MR. CARNEY: Well, first of all, we're not — I read those reports. We don't allow outside groups one way or the other to do what they do in terms of campaign activity. And obviously we don't control outside groups. But the President’s position on disclosure is the same today as it has always been.
Q A former White House spokesman is leading the group. I mean, there’s obviously some –
MR. CARNEY: I read that story, too, but again, we can't — these are not people working for the administration and we can't control their activity. The President’s position on disclosure remains the same. He believes it’s vitally important.
Q So he disapproves of –
MR. CARNEY: I'm not going to characterize it except that the President’s position on disclosure remains the same.
Q Jay, will the President meet with Congresswoman Giffords at the Cape?
MR. CARNEY: I don't have anything more I can tell you about — hold on one second, it’s right on my fingertips here. As I think you know, the President and the First Family will view the launch of the Space Shuttle Endeavour with NASA Director Charles Bolden, Jr., and astronaut Dr. Janet Kavandi. Beyond that, I don't have any information for you. Obviously if he has other meetings we'll let you know if they take place.
Q We have been given guidance that he would be meeting with Giffords privately. Is there any reason to –
MR. CARNEY: I can't confirm that at this time.
Q Just a lighter question — did he see the royal wedding or any of the — anything that happened in Britain today? Did he watch it? Did Michelle Obama watch any of that? Just talk about if he –
MR. CARNEY: I haven't spoken with the First Lady about it, but the President did mention that he caught a little bit of it this morning over breakfast, but obviously was busy getting ready for this trip. And he also — I think we're putting out some paper — he met this morning, very early this morning in the Oval Office with some of the surviving members of the Memphis Sanitation strike. And I think we're putting out some paper on that as well as a photograph.
Q So no reaction to the dress?
MR. CARNEY: I don't have a reaction to the dress. I personally thought it was lovely and we wish — all of us in the administration wish them the very best.
Q Is the President going to make remarks in Cape Canaveral?
MR. CARNEY: I don't believe we have anything set for that, no.
Q How concerned is the White House about Egypt normalizing relations with Hamas and Iran?
MR. CARNEY: With — I'm sorry?
Q With Hamas and Iran — Egypt.
MR. CARNEY: I'd ask you to check with folks back at the White House and the NSC on that. I don't have anything.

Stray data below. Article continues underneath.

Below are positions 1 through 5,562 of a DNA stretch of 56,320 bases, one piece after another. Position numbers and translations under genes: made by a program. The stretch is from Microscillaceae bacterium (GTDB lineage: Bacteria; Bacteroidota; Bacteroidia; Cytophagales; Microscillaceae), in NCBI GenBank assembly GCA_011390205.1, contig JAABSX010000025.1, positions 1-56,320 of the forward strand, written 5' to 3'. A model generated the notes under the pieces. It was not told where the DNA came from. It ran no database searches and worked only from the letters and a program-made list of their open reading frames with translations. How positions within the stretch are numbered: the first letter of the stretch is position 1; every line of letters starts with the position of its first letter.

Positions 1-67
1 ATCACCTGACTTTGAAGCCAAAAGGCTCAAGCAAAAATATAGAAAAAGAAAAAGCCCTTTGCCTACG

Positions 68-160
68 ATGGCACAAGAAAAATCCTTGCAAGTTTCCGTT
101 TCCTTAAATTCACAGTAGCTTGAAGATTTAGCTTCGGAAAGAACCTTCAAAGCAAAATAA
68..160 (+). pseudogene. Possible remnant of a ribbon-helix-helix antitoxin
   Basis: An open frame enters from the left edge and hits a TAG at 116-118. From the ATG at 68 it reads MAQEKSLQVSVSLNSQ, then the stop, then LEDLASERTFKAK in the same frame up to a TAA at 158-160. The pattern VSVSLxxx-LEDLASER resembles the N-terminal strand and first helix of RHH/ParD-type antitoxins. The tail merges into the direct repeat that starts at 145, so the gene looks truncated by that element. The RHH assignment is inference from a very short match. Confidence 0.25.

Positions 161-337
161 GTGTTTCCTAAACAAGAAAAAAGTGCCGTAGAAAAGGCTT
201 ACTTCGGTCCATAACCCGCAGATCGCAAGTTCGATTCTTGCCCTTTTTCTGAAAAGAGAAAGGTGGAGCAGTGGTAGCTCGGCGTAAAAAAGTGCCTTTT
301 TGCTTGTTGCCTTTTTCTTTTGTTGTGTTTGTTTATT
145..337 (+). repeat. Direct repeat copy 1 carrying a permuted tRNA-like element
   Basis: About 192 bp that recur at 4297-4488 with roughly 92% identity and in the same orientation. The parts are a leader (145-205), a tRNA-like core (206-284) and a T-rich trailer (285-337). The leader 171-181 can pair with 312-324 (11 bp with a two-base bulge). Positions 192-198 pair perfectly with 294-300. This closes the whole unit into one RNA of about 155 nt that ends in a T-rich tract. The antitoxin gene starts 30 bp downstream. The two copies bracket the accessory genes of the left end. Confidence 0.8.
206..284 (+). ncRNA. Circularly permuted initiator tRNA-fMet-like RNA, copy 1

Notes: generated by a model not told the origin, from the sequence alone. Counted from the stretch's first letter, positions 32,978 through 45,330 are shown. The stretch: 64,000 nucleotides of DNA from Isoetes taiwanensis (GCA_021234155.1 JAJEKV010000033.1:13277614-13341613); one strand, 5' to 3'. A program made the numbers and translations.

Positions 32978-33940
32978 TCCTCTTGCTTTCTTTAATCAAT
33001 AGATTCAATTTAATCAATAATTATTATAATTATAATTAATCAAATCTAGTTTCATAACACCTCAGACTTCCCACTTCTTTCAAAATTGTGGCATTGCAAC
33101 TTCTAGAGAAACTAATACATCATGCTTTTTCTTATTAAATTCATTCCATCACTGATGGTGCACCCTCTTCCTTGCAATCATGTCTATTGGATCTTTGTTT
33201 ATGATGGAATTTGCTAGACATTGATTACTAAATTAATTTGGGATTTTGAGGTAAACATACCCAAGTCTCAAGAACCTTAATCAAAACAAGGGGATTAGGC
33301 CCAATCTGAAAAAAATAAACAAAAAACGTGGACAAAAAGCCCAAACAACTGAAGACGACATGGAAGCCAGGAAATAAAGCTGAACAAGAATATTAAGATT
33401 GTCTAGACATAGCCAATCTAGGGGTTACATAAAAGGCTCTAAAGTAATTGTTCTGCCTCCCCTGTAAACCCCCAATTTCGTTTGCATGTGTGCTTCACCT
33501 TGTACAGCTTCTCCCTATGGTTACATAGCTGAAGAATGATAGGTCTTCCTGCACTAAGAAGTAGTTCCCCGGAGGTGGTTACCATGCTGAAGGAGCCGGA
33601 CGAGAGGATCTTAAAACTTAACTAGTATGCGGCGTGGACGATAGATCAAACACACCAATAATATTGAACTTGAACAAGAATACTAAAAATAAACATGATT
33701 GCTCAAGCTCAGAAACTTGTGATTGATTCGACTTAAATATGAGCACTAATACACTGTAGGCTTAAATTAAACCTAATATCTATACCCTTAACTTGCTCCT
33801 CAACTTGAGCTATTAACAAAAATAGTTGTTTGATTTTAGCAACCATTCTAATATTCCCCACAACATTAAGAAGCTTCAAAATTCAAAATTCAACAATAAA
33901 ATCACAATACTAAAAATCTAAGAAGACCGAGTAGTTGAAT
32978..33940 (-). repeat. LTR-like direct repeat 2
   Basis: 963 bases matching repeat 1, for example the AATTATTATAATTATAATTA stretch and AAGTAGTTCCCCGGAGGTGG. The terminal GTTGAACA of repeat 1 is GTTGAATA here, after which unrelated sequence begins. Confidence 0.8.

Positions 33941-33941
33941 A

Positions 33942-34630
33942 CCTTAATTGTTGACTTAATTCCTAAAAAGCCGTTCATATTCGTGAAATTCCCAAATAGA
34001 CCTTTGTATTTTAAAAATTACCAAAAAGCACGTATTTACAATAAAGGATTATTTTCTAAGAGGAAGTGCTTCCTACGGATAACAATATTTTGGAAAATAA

Q Yesterday you tweeted about Paul Ryan in Wisconsin talking about subsidies. In his budget proposal he has reducing corporate tax by 25 percent, so it was sort of in that language in the budget proposal. Is that common ground that you're finding with Paul Ryan on gas company subsidies?
MR. CARNEY: Those are two different things. My understanding is that — the President supports lowering the corporate tax rate in a revenue-neutral way by eliminating loopholes. But specifically on the subsidies of oil and gas companies, the President opposes that. He believes that in a time of tight budgets, we can't afford it. We need to invest that money, $4 billion per year, more than $43 billion over 10 years, that money should be invested in clean energy, energy of the future — especially when the oil and gas companies, especially the big ones, show absolutely no need for taxpayer subsidies. They are reporting this week substantial profits, in the tens of billions of dollars.
And we welcome the statement by Congressman Ryan that he believes those subsidies should be eliminated. Obviously the President feels that way, has for a long time. We were heartened also by the remarks of Speaker Boehner the other day in an interview with ABC, where he suggested that was something that should be looked at.
We just think that American taxpayer money does not need to be used to subsidize oil and gas companies that are experiencing record profits, especially at a time when American taxpayers are paying such very high prices at the pump.
Q Jay, can I try on the dollar?
MR. CARNEY: You may try.
Q So there’s been comments from the Federal Reserve and the Treasury expressing a strong dollar. But it has weakened. Is the administration concerned that it’s getting to a level that could have unintended consequences, disruptive influences, in markets? The front page today of the Wall Street Journal, administration not concerned.